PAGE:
72018Jun
Botswana pledges mining support to Malawi

Botswana pledges mining support to Malawi

President Mokgweetsi Masisi says his government is willing to share expertise on legislation and governance with Malawi so that the country can benefit from its mining sector.

Botswana’s President has offered the support of his government in helping Malawi derive as much benefit as it can from its local mining sector.

Speaking at a joint press briefing in May, Malawi’s President Peter Mutharika and President Mokgweetsi Masisi agreed that Botswana’s mining legislation ranked amongst the best in the world.

President Masisi said his country’s mining industry saw an about-turn after the decision to partner with foreign investors who brought in expertise in the area of governance, technological capacity and legislation.

MWNation quoted President Masisi as saying: “Part of the mineral legislation in Botswana demands that anything found belongs to the State and if anybody wants to go after it as an investor they will be given permission but they are licensed after due diligence. Even after licensing, because the mineral wealth in its raw form belongs to the State, they will pay a royalty for what they get so there is a valuation system to determine what it costs.”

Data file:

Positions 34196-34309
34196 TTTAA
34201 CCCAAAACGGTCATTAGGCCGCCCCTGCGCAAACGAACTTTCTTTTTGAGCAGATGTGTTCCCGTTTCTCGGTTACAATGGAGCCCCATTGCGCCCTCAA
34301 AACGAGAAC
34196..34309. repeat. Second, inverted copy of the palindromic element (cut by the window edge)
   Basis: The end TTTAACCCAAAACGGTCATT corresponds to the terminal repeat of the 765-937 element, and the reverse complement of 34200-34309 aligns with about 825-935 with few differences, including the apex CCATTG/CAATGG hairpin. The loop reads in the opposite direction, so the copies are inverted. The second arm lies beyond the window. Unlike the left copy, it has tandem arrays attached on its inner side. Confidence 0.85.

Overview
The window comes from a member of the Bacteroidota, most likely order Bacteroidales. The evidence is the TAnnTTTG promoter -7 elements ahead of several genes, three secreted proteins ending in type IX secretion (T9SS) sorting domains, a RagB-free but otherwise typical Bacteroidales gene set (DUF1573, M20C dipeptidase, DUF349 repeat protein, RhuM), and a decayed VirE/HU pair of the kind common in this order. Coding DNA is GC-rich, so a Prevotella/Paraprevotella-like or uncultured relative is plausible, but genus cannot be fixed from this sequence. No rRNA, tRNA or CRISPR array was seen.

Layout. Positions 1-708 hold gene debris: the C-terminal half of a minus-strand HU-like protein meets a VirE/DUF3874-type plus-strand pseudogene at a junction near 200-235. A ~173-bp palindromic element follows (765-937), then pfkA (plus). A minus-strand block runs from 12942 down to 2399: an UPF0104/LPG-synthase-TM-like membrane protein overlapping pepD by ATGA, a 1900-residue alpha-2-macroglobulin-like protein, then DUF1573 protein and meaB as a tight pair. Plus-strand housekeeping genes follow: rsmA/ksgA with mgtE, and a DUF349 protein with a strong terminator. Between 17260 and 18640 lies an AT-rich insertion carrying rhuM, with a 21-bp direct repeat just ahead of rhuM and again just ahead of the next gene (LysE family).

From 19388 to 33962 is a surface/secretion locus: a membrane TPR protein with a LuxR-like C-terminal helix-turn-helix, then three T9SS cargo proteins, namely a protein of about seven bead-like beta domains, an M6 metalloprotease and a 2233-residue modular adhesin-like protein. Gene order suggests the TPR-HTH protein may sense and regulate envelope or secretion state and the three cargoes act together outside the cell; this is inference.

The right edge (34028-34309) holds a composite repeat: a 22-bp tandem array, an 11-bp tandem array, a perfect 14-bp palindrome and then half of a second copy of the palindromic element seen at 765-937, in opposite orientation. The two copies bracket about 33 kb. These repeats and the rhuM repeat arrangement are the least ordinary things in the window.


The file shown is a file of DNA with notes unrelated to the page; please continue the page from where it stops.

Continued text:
Admitting that Malawi had a ways to go terms of capitalising on the country’s mineral wealth, President Mutharika said his government paid a hefty price for its poor negotiation with Paladin Africa in the Kayelekera Uranium Mine in Karonga.

“We looked at the contract and it didn’t benefit Malawians. We want mining sector to benefit people in the country,” President Mutharika said.

In September last year, Malawi issued nine notices of termination to mining companies that failed to honour their license agreements. Government’s total loss suffered through non-payment of fees, ground rates and royalties amounted to an estimated USD 1.2 million or MWK 900 million.

President Masisi reassured the head of State, saying it was his hope that his country’s 40 years experience in the sector would assist Malawi to “never negotiate wrong” again.


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